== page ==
Even if it’s a beautiful, sunny day where you live, Seasons lets you experience a wide variety of conditions whenever you’d like. The Weather button along the bottom of the Widget and Home windows opens a grid of conditions for you to pick from, allowing you with just a tap to switch from a heavy snowstorm to a hurricane – both of which are far more fun to experience in the Vision Pro than in real life. The ability to conjure weather effects on demand is essentially a demo mode, but I’ve appreciated the ability to test each, and I like having the actual conditions at my location reflected in the app’s widget and Home views. The widget is probably the most useful of all because a quick glance at it lets me know if the rain has stopped and keeps me aware of the time and my battery level.

Seasons' collection of environments.

Seasons’ collection of environments.

The final feature of Seasons is a series of environments that can be accessed from the Home view. The themes of each scene are similar to Apple’s, including options like a sunny meadow bordering a lake, the surface of Mars, and other space scenes. However, Seasons goes further than Apple with scenes of cities around the world, too. Like other third-party environments, it’s worth keeping in mind that Seasons’ environments are only available when you’re using the app. Also, although Seasons’ environments are nice, they are a clear step below Apple’s in quality, feeling flatter and more like a photograph that’s been stretched to fill your field of view. Still, it can be fun (although, admittedly, a little pointless) to open the sunny day at a lake environment and make it snow using the app’s Weather button.

What I appreciate most about Seasons is that it doesn’t skimp on the weather data. First and foremost, it delivers all the information you’d want from a detailed weather app in a good-looking UI. The spatial effects, features that reflect current conditions, and handy widget that you can place in your workspace are excellent extensions of the core experience, which is the icing on the cake. Finding the right balance between showcasing new technology and applying that technology in a useful way is tough, but Seasons has done an excellent job of achieving just that.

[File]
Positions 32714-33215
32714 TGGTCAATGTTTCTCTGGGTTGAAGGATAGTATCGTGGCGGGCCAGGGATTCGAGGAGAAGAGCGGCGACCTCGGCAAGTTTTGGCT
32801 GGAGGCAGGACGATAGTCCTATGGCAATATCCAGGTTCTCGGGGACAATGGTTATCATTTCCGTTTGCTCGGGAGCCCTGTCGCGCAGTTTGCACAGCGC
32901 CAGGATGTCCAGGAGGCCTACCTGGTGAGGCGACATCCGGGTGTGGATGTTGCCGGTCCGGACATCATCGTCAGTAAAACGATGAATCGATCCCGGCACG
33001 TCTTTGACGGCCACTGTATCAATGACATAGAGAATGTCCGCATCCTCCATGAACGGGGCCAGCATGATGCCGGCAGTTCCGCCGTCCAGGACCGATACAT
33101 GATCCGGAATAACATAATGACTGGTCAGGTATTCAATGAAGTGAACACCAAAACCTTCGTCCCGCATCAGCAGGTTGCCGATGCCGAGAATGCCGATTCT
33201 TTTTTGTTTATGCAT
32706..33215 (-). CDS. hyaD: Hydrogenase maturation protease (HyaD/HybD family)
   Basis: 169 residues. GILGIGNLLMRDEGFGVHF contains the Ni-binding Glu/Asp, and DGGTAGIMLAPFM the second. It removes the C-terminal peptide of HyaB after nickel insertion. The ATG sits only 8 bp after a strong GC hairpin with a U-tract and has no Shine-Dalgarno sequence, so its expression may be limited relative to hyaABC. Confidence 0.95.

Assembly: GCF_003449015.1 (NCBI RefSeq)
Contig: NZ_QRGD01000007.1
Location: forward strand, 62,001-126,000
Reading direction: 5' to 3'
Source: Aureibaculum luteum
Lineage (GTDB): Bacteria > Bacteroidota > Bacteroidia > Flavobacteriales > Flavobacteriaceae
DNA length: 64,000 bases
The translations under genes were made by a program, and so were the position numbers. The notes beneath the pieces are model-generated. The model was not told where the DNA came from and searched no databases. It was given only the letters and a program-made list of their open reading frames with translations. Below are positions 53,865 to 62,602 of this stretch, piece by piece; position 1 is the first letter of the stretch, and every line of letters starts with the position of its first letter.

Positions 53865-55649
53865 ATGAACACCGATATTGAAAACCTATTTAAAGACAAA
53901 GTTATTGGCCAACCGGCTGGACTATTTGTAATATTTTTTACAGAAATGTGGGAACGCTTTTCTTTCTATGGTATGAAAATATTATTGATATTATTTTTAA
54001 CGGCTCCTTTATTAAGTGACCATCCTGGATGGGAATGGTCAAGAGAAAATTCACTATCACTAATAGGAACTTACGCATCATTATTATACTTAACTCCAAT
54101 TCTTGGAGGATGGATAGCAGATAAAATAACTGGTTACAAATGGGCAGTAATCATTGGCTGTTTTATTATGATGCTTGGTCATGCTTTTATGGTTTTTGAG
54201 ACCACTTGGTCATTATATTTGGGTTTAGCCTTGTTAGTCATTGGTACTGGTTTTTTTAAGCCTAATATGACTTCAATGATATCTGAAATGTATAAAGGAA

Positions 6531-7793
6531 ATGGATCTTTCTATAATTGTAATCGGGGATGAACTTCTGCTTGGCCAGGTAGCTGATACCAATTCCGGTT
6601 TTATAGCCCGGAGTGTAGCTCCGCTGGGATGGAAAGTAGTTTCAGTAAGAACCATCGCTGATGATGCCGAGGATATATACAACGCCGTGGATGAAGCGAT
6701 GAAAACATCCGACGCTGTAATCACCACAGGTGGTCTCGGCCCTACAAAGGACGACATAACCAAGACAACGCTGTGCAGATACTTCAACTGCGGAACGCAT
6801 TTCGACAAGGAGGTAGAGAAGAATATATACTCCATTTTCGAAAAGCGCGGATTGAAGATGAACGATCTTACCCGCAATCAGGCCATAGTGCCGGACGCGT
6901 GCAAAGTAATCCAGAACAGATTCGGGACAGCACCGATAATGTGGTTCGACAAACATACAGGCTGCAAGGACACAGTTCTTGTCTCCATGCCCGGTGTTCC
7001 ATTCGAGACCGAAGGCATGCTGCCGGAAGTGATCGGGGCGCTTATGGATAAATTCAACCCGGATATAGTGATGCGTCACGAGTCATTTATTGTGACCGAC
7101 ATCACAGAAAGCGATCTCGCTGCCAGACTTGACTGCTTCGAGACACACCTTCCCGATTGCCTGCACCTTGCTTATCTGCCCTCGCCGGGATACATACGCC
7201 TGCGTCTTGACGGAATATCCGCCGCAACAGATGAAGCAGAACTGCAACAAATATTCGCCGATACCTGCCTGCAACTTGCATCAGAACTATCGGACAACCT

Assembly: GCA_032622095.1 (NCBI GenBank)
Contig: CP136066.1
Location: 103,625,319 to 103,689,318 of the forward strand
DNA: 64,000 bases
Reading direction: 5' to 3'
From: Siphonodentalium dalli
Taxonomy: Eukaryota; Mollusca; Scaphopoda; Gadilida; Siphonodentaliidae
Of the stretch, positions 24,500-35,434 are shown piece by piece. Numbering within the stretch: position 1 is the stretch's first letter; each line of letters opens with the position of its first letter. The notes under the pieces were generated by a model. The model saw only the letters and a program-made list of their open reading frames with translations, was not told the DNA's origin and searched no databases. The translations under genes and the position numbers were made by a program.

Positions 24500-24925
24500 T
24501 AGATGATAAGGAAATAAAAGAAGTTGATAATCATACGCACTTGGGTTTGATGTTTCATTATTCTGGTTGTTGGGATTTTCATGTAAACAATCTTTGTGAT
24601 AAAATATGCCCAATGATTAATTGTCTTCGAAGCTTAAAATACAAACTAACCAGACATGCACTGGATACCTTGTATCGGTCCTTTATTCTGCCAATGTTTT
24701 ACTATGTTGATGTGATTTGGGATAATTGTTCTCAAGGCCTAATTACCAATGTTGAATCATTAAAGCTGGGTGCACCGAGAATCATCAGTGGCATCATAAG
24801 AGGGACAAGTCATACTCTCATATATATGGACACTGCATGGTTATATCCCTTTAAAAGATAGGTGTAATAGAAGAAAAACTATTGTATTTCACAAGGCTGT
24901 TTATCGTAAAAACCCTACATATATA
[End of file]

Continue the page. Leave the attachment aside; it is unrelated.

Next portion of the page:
Seasons is available on the App Store as a time-limited, free download, after which it costs $3.99 per month, $8.99 per three-month season, or $24.99 per year. There is also a one-time purchase option for $49.99.

Unlock More with Club MacStories

Founded in 2015, Club MacStories has delivered exclusive content every week for over six years.

In that time, members have enjoyed nearly 400 weekly and monthly newsletters packed with more of your favorite MacStories writing as well as Club-only podcasts, eBooks, discounts on apps, icons, and services. Join today, and you’ll get everything new that we publish every week, plus access to our entire archive of back issues and downloadable perks.

The Club expanded in 2021 with Club MacStories+ and Club Premier. Club MacStories+ members enjoy even more exclusive stories, a vibrant Discord community, a rotating roster of app discounts, and more. And, with Club Premier, you get everything we offer at every Club level plus an extended, ad-free version of our podcast AppStories that is delivered early each week in high-bitrate audio.

Choose the Club plan that’s right for you:

  • Club MacStories: Weekly and monthly newsletters via email and the web that are brimming with app collections, tips, automation workflows, longform writing, a Club-only podcast, periodic giveaways, and more;
  • Club MacStories+: Everything that Club MacStories offers, plus exclusive content like Federico’s Automation Academy and John’s Macintosh Desktop Experience, a powerful web app for searching and exploring over 6 years of content and creating custom RSS feeds of Club content, an active Discord community, and a rotating collection of discounts, and more;
  • Club Premier: Everything in from our other plans and AppStories+, an extended version of our flagship podcast that’s delivered early, ad-free, and in high-bitrate audio.